The Woods ; Lakeboat ; Edmond: Three Plays

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Grove Press, 1987 - Drama - 298 pages
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"The Woods," described by the Chicago Daily News as a “beautifully conceived love story,” is a modern dramatic parable in which a young man and woman who spend a night in his family’s cabin experience passion, then disillusionment, but are in the end reconciled by mutual need.

In "Lakeboat," eight crew members aboard a merchant ship exchange their wild fantasies about sex, gambling, and violence.

In "Edmond," a man set morally adrift leaves an unfulfilling marriage to find sex, adventure, companionship, and, ultimately, the meaning of his existence.

Of The Woods, Richard Eder of The New York Times wrote that Mamet’s “language has never been so precise, pure, and affecting.”

Michael Feingold in The Village Voice praised "Lakeboat" for its “richly overheard talk and its loopy, funny construction.”

Jack Kroll of Newsweek called "Edmond" “a riveting theatrical experience that illuminates the heart of darkness.”

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About the author (1987)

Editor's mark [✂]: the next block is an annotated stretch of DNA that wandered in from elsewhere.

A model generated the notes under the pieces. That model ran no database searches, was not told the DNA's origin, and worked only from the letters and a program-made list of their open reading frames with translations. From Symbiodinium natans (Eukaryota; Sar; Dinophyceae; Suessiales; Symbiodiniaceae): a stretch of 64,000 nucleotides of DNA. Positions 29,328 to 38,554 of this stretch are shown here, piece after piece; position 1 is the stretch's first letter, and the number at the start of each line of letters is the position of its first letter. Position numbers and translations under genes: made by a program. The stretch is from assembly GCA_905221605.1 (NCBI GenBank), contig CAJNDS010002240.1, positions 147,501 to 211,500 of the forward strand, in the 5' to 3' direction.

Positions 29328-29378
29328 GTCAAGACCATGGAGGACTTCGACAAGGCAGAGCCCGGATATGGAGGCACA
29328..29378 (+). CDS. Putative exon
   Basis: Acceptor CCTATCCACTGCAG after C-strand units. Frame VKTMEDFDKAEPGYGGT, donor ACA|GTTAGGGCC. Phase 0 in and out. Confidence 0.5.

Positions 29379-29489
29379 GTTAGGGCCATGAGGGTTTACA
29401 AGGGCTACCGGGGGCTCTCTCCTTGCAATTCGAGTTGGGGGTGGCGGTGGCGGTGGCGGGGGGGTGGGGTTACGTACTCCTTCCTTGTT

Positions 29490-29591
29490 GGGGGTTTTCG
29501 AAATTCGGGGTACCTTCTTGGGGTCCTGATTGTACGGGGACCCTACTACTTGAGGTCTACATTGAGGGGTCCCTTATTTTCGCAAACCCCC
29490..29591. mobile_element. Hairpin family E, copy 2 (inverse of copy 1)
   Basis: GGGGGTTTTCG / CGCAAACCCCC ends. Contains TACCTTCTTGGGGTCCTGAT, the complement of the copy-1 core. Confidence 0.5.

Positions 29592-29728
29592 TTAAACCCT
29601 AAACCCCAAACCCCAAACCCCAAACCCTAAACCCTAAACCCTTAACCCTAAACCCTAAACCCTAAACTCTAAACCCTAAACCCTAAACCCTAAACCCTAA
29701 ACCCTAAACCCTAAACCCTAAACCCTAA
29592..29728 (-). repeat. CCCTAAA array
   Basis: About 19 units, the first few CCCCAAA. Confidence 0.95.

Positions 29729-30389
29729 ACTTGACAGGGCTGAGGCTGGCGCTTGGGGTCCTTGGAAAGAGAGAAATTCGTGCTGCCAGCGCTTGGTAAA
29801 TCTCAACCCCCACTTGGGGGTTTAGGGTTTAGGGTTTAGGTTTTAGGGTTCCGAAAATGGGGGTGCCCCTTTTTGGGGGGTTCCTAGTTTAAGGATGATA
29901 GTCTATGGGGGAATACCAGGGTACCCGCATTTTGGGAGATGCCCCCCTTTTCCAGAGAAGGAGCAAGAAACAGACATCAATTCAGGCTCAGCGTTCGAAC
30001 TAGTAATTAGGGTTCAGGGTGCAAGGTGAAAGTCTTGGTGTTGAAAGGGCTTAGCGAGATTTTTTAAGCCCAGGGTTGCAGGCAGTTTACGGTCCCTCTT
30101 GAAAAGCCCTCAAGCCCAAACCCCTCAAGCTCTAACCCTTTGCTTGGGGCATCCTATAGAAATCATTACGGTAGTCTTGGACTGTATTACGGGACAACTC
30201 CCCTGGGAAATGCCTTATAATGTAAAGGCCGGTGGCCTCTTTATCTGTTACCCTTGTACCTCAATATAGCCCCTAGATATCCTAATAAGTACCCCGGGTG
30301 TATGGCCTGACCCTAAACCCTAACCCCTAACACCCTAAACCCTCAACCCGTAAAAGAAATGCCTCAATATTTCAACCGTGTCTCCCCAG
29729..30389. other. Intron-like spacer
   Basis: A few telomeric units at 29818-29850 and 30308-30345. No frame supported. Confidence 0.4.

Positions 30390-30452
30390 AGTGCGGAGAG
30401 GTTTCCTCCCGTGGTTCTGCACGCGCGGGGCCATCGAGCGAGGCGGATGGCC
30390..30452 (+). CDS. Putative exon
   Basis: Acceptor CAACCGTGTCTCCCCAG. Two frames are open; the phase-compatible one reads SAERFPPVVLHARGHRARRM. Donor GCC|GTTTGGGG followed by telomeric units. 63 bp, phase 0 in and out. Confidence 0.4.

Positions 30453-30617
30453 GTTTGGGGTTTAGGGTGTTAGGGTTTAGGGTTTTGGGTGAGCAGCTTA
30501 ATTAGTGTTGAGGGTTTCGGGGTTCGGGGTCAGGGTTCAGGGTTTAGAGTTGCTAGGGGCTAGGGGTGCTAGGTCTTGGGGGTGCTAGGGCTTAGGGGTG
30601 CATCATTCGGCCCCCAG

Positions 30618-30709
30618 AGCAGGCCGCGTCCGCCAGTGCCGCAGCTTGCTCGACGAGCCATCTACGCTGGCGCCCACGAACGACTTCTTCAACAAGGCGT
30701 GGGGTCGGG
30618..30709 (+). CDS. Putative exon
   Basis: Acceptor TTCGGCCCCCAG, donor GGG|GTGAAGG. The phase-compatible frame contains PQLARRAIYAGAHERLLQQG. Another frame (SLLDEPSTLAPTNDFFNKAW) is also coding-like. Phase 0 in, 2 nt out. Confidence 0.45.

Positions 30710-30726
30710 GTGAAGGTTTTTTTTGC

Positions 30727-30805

David Mamet, November 30, 1947 - David Mamet was born on November 30, 1947 in Flossmoor, Illinois. He attended Goddard College in Vermont and the Neighborhood Playhouse School of Theater in New York. He began his career as an actor and a director, but soon turned to playwriting. He won acclaim in 1976 with three Off-Broadway plays, "The Duck Variations," "Sexual Perversity in Chicago" and "American Buffalo." His work became known for it's strong male characters and the description of the decline of morality in the world. In 1984, Mamet received the Pulitzer Prize in Literature for his play, "Glengarry Glen Ross." In 1981, before he received the Pulitzer, Mamet tried his hand at screenwriting. he started by adapting "The Postman Always Rings Twice," and then adapting his own "Glengarry Glen Ross" as well as writing "The Untouchables" and Wag the Dog." He also taught at Goddard College, Yale Drama School and New York University. Mamet won the Jefferson Award in 1974, the Obie Award in 1976 and 1983, the New York Drama Critics Circle Award in 1977 and 1984, the Outer Circle Award in 1978, the Society of West End Theater Award in 1983, The Pulitzer Prize in 1984, The Dramatists Guild Hall-Warriner Award in 1984, and American Academy Award in 1986 and a Tony Award in 1987. He is considered to be one of the greatest artists in his field.

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